What is a Joke? Same Joke, Different Day

In a previous article in this occasional series, I asked when a joke is not a joke. A slightly different question is when a joke is the same joke but in different clothing.
Some jokes, which different people arrive at independently, are the same in a very obvious way. For instance, someone I know who dabbles in stand-up and comedy writing (and hopefully won’t take that description as an insult) came up with the following gem:

‘I met a guy who insisted that he was an Eighties pop star. I didn’t believe him, but he was adamant.’
A gem which a couple of years later I discovered a fairly well-known stand-up had also arrived at (he didn’t use it in his set, but each audience member got a sheet with extra jokes he couldn’t fit in, and this was one of them). The wording was different, but only very slightly (there’s only so much leeway this kind of joke allows).
A slightly trickier example: compare Demetri Martin’s joke about toilet graffiti (11.20 here)
With Mark Smith’s observation about dates (at 5 minutes):
I’m inclined to say that these are the same joke – they have the same premise, are structured the same way, and only the details of each situation differ. On the other hand, it’s possible to judge them as better or worse jokes (I prefer Smith’s), whereas if they really were the same joke, it should only be possible to contrast the delivery of each, or perhaps the phrasing.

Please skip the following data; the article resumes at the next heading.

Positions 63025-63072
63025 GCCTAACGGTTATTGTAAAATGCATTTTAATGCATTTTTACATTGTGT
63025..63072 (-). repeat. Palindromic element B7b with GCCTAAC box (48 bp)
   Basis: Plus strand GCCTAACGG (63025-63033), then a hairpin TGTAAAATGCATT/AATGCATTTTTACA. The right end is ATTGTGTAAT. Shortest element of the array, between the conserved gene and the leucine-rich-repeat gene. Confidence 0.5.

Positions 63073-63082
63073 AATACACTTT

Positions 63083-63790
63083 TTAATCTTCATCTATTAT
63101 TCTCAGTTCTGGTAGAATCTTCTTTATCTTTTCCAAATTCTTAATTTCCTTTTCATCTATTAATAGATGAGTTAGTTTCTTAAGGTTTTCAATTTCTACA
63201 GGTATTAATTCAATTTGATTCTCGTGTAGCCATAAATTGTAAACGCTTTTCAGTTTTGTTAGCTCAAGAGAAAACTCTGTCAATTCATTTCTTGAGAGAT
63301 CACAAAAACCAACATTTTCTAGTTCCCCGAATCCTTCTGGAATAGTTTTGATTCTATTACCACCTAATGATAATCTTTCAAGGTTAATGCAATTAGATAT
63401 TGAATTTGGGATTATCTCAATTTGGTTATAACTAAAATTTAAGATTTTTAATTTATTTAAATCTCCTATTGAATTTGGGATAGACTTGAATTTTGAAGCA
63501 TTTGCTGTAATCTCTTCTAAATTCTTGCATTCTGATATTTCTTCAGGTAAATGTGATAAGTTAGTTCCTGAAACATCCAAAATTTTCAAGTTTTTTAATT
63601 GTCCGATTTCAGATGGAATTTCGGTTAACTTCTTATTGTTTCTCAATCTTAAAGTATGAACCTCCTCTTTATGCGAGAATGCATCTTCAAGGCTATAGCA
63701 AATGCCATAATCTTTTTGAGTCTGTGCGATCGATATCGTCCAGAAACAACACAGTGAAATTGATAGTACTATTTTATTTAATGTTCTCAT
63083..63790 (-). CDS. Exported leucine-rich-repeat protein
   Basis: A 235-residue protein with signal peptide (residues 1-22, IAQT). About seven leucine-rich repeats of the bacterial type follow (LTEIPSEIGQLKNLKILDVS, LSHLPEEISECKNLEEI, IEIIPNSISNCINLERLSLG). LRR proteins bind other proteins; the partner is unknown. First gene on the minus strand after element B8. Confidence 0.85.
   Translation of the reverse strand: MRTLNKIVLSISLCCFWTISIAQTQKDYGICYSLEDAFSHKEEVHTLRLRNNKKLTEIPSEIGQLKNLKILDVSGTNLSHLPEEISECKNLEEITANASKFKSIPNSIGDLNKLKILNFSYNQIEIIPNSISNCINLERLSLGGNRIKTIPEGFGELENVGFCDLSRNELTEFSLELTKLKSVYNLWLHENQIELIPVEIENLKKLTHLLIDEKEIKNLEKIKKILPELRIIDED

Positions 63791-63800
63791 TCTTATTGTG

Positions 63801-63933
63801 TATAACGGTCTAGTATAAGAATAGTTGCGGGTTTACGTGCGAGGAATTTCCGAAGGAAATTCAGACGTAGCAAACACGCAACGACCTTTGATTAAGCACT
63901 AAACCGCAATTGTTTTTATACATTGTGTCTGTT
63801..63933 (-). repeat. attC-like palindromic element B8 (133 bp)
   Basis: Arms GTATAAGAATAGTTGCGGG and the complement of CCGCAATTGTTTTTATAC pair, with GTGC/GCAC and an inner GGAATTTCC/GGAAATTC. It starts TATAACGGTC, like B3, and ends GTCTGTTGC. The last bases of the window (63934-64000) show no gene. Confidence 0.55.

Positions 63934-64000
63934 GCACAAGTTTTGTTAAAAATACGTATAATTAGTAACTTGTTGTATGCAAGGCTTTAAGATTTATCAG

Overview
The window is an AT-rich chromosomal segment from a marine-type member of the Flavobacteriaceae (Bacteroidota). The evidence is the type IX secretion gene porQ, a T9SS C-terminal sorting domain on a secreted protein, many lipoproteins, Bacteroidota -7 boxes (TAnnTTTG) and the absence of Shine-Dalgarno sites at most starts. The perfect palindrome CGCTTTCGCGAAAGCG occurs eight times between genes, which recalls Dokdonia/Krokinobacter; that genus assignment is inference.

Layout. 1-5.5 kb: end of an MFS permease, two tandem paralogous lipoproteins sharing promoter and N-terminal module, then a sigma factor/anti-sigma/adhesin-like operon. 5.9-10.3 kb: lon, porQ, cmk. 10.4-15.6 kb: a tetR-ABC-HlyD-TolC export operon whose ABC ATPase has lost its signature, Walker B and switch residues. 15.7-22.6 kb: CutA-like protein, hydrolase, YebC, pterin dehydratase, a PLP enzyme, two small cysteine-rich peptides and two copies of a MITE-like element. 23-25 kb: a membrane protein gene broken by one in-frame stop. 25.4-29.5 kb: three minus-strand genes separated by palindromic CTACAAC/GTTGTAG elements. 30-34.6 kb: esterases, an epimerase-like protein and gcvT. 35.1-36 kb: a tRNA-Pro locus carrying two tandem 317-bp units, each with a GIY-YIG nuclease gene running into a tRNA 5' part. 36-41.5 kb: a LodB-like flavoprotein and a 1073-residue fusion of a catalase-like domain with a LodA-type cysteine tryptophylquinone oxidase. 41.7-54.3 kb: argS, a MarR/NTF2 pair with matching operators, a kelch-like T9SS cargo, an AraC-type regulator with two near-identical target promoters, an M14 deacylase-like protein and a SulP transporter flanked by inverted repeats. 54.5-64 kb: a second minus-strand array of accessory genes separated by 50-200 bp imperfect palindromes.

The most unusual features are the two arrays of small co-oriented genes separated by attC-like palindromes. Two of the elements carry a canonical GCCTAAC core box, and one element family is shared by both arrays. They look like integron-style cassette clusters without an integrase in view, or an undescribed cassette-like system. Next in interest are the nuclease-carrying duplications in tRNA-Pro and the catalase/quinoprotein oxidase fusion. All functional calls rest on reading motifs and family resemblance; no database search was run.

In thinking about these examples together, a short answer is that they fall at different points on a sliding scale, from being all but identical to having something more abstract in common. What’s lacking is the kind of structured way of thinking about jokes that is possible with music, where we can compare pieces in terms of melody, harmony, chord progression and so on.
One practical implication of these questions concerns the thorny issue of joke theft. Apart from cases where the wording (or the relevant gestures) is exactly the same,  such cases can only be accounted for by a common idea, or a common idea set up in the same way. [ii] But of course what counts as a common idea or as the same way of establishing it is very much up for debate, as the above examples indicate.

[i] Full disclosure – this is one of mine. I first told it a few years ago, hence the now misleading age.
[ii] Obviously it requires more than this to show that it’s a case of theft as opposed to comedians independently coming up with the same joke (as was the case in each of the examples above). But without some criterion for the ‘same joke’, the issue of joke theft could not arise at all.

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